$$\begin{aligned} \mathbf {A}^{\alpha } = A^{\alpha \beta } \mathbf {A}_{\beta } \;, \end{aligned}$$

(10)

where surface normal vector \(\mathbf {A}_3\) stays the same in both the covariant and the contravariant bases. The components of the curvature tensor \(\mathbf {B} = B_{\alpha \beta } \, \mathbf {A}_{\alpha } \otimes \mathbf {A}_{\beta }\) (also known as the *second fundamental form* of a surface) are given by,

$$\begin{aligned} B_{\alpha \beta } = -\mathbf {A}_{3,\alpha } \cdot \mathbf {A}_{\beta } = - \mathbf {A}_{3,\beta } \cdot \mathbf {A}_{\alpha } = \mathbf {A}_3 \cdot \mathbf {A}_{\alpha , \beta } \;, \end{aligned}$$

(11)

which are linked to the curvature along the parametric directions \(\theta _{\alpha }\).

### Mechanics of lightweight structures

Lightweight structures are typically represented by their mid-surface \(\Omega \) which consists of all particles \(\mathbf {X}\) in the reference configuration, see for example in [40]. Such structures comprise membranes and shells which are considered thin, that is, \( \frac{{\bar{h}}}{{\bar{R}}} \ll 20\), \({\bar{h}}\) and \({\bar{R}}\) being the structural thickness and the radius of curvature, respectively. Herein a Lagrangian description of the motion is assumed and the problem is posed on the unknown displacement field \(\mathbf {d} : \Omega \rightarrow \Omega _t\) of the mid-surface, where \(\Omega _t\) stands for the current configuration consisting of all particles \(\mathbf {x} = \mathbf {X} + \mathbf {d}\) at time \(t \in {\mathbb {T}}\) where \({\mathbb {T}} = [0,T_{\infty }]\), \(T_0\) and \(T_{\infty }\) being the start and the end time of the dynamic process. In this way, assumed is that \(\Omega \) and \(\Omega _t\) are represented by a parametric domain \({\hat{\Omega }}\) via the geometric maps (“Differential geometry of surfaces” section) \(\mathbf {S}\) and \(\mathbf {S}_t\), respectively, see Fig. 2. Accordingly, the displacement field may be expressed on both the Cartesian basis \(\mathbf {e}_i\) and a curvilinear basis \(\mathbf {A}_{\alpha }\), \(\mathbf {A}_3\) (see Eq. (8)) as follows,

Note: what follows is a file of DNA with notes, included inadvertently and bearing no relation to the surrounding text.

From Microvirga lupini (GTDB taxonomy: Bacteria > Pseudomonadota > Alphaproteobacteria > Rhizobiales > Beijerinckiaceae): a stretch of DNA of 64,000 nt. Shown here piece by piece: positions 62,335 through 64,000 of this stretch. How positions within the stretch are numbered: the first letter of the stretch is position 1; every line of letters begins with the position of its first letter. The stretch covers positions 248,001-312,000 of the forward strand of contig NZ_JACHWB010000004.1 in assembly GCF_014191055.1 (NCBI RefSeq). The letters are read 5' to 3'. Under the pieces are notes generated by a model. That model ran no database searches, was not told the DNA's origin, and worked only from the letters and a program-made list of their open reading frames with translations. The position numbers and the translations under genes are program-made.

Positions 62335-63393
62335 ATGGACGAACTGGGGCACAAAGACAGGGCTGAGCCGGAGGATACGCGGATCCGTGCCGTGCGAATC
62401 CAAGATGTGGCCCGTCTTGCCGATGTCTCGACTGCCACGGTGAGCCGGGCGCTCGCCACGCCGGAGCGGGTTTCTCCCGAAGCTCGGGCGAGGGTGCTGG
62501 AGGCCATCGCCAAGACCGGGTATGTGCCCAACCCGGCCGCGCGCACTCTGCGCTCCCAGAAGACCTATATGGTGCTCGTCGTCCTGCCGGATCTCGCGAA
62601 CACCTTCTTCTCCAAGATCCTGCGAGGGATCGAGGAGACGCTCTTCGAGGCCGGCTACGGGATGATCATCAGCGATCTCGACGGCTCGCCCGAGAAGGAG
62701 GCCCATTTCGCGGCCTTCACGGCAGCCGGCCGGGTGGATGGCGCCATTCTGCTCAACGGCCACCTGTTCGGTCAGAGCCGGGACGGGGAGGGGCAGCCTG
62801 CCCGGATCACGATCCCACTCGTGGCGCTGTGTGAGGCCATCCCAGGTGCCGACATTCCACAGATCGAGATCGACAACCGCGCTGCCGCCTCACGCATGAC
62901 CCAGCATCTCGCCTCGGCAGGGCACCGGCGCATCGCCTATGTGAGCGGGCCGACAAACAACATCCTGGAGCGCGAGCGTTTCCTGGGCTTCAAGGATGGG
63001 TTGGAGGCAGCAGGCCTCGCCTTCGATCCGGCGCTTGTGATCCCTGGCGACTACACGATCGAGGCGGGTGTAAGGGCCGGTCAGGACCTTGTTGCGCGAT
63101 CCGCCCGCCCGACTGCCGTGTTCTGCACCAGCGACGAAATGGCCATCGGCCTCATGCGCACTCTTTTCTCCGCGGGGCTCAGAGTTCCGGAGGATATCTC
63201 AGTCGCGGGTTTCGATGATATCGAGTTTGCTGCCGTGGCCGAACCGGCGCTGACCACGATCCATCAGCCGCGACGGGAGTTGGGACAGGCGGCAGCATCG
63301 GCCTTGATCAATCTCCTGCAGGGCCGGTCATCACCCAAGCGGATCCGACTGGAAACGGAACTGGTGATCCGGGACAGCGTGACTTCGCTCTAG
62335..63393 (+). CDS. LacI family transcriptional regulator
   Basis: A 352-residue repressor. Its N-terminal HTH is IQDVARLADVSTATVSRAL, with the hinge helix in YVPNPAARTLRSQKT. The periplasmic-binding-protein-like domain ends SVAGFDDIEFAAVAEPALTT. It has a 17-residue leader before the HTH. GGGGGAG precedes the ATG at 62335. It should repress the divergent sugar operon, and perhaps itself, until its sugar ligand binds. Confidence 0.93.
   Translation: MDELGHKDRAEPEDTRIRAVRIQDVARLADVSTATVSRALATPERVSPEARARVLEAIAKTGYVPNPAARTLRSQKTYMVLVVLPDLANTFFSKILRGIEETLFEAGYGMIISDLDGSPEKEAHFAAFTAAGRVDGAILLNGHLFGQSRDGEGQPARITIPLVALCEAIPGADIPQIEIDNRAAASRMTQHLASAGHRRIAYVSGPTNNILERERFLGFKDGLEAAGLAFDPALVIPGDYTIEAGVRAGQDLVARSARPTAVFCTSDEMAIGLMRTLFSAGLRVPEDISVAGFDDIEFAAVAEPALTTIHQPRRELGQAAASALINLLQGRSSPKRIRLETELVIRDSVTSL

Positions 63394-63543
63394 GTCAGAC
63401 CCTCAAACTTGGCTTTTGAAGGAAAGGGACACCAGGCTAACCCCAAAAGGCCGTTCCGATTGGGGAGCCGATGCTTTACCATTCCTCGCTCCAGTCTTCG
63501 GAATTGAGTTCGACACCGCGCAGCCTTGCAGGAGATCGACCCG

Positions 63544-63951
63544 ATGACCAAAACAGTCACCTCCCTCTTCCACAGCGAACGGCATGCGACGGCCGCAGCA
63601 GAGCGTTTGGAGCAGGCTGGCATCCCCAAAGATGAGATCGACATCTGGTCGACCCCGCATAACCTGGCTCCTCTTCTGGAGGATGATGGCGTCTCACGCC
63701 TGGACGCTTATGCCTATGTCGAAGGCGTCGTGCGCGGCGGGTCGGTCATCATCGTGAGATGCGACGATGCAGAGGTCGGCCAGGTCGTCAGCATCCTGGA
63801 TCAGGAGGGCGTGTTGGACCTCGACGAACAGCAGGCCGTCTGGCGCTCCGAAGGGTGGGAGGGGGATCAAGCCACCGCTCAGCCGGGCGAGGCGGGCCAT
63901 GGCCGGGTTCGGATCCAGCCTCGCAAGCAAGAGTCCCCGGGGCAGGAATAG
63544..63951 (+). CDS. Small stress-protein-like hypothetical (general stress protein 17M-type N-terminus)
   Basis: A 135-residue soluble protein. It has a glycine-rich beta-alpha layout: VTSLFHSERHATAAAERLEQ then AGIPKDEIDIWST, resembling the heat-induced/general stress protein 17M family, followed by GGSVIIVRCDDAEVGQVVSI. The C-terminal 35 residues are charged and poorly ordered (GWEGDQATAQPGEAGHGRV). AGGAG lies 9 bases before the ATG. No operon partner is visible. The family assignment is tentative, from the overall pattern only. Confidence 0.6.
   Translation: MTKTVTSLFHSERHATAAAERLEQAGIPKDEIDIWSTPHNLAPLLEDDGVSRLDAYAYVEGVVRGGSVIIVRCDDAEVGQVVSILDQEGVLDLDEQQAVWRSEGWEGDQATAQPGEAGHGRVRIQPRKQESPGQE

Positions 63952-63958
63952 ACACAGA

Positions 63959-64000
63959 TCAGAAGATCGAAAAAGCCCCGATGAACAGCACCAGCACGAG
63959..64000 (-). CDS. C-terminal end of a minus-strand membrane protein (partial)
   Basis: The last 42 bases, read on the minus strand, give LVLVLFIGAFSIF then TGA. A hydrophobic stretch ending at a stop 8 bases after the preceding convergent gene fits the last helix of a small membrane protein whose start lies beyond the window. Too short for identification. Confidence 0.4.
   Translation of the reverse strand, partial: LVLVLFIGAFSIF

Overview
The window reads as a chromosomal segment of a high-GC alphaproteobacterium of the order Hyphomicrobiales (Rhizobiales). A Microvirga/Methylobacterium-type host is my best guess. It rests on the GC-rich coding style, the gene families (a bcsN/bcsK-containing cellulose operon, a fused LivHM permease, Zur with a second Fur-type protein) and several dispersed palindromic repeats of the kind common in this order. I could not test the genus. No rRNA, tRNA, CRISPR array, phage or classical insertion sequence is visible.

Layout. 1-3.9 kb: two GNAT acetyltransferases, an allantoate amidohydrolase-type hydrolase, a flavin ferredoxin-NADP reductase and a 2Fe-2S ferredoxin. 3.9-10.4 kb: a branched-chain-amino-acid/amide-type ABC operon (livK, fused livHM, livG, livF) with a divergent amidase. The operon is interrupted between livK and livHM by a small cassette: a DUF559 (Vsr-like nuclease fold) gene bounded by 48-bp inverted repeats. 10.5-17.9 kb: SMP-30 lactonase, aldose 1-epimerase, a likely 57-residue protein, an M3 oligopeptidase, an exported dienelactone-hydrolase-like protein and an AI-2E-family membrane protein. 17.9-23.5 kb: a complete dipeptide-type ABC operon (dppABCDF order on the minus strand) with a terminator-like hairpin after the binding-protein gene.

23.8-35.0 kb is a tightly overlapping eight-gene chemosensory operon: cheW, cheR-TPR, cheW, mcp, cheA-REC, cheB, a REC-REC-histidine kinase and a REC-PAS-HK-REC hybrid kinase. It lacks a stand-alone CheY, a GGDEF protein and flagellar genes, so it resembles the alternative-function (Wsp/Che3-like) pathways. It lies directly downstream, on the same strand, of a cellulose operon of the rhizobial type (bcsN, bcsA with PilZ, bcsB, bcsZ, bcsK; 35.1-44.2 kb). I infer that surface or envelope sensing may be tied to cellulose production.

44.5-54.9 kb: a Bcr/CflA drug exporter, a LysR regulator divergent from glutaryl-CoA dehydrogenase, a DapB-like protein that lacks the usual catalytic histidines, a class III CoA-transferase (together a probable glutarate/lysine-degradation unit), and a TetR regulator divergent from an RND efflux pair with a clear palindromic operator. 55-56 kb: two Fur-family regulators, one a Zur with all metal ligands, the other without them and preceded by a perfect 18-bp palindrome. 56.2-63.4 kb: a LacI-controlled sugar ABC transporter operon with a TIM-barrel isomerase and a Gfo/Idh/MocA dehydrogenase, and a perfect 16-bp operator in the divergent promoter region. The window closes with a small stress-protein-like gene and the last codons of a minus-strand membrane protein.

$$\begin{aligned} \mathbf {d} = d^0_i \mathbf {e}_i = d^{\alpha } \mathbf {A}_{\alpha } + d_3 \mathbf {A}_3 \;. \end{aligned}$$

(12)

The weak form of dynamic equilibrium for these structures can be written as follows: Find \(\mathbf {d} \in \varvec{{\mathcal {H}}}^\alpha (\Omega )\) for each time instance \(t \in {\mathbb {T}}\) such that,